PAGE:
First days studying-abroad in the UK
Here you are, moving across the world to study creative writing. This change is a good change. Why? Because you’re travelling.
You’re opening the world up as if it’s a book with every page to learn from. You’re getting to know an entirely new continent; establishing a relationship—loving and accepting it as it is, and admiring its quirks that makes it different from others.
Comfort feels like a daily routine. Comfort feels like a warm bed. Comfort feels like a long hug. While, under another light, comfort can be dangerous: It’s a routine that limits our minds, growth, curiosity, and happiness. It’s a bed that you don’t want to leave in order to start your day. It’s a hug from a toxic person you choose to stay with.
I am living in the discomfort of many unknowns. I am learning how to live in a continent, country, or city, that I’ve never been to. I am making a new relationship with the world. I am experiencing life, I am experiencing new, I am experiencing discomfort, and I am learning to love it.
University of East Anglia, here I come.
In the bus from London Heathrow airport to Norwich, I passed by the old buildings and cobblestone streets. I was in history.
It hits me that people here are living their 2022 lives in England with pre-1900s surrounding them on every corner. More stories and life have lived and touched every section of this country than others. There’s years of history here, like a home that’s hard to leave when moving out.
I met my roommates Mark and Kerstin. Master’s student Mark is studying biochem research. He always refers to himself as a “grumpy old man” while being 2 years older than me. He’s lived in the UK all of his life so everything is normal for him.
Kerstin is a study-abroad student like me! I can tell I’ll get along with her since she’s studying arts as a third-year undergrad film student. She comes off as timid at first but you can tell she has one of the biggest hearts and loves to talk once she gets to know the people around her. She’s from Sweden but is excited to live somewhere totally new. We’re both abroad for a year to study but to prioritize travel and learn from nouns—people, places, and things.
I walk into town and around the campus alone. I feel excited, not nervous. Before I left everyone seemed to ask if I was nervous and every answer was the same: no, I didn’t have a single nerve.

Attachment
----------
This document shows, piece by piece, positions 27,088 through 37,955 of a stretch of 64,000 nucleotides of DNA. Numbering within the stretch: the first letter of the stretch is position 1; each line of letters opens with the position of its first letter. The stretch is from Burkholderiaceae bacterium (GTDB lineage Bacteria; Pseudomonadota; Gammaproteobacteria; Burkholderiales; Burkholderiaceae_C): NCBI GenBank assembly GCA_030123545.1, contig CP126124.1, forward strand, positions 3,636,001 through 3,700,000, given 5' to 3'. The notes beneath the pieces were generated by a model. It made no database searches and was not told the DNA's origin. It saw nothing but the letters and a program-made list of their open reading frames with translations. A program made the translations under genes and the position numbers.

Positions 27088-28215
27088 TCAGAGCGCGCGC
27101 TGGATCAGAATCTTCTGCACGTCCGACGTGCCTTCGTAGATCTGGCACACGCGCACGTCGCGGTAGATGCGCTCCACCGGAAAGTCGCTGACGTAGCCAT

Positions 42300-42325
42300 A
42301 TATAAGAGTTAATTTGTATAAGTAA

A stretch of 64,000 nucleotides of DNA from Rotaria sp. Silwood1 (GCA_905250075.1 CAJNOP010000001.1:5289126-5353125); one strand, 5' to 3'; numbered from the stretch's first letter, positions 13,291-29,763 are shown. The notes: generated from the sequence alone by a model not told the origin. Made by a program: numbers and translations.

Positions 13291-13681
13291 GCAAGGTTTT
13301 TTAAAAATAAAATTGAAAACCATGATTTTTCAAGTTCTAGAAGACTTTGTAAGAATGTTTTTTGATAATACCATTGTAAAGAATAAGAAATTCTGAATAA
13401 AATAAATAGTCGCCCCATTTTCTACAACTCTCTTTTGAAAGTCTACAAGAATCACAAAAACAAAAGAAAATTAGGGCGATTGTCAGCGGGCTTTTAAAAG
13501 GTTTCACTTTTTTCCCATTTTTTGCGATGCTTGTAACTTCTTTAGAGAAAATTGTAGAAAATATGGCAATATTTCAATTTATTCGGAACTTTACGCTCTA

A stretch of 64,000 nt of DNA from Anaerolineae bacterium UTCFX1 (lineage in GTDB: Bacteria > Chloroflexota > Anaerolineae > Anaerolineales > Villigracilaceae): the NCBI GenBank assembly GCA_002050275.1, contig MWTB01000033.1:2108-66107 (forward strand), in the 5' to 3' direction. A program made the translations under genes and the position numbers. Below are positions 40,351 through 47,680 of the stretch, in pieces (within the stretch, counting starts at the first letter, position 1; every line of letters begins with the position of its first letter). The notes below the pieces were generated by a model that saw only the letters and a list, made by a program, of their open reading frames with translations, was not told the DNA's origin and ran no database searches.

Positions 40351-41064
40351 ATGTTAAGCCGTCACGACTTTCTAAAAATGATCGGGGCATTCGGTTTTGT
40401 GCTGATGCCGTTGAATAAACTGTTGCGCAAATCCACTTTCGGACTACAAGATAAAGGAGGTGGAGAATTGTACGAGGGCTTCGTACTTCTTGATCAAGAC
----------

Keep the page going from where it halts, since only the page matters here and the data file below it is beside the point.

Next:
Was it because I already did one of these moves when I moved to Victoria? Was it because I’m a traveller? Was it because I was craving change? I’m not sure, but I knew that I was going to make Norwich home because of the people I was going to meet.
I remember the excitement of not knowing anyone. All I knew was that strangers were going to become friends, and that would turn a foreign country into a home.
The roommates go out to eat where Mark works at a pub called Wetherspoons. A local called it the McDonalds of all the pubs because it’s everywhere in the UK and dirt cheap. This where I had my first try at “chips” NOT “fries”.
Maya, my friend who studies at UVIC, arrived on the international students’ move-in day. We hugged like crazy and it gave me a huge sense of comfort. She’s one of my closest friends in life, so it always feels like home when I’m around her.
We were introduced to other international students at UEA’s big international student meet ups. There were multiple happening every day of the first week. I felt almost overwhelmed with how many students came from all over the world—Sweden, Austria, Japan, Germany, Mexico, France, US, Australia, and more.
Students were studying a variety of everything, law, psychology, languages, literature, and sciences—it didn’t seem that there was a majority. The length of their UEA stay studying abroad was either for a semester, a year, or their full 3-year undergrad degree. I probably had introduced myself 80 times that week. It was easy to make friends because of the events and it felt like a core friend group was forming—I felt it.
Stay tuned for more!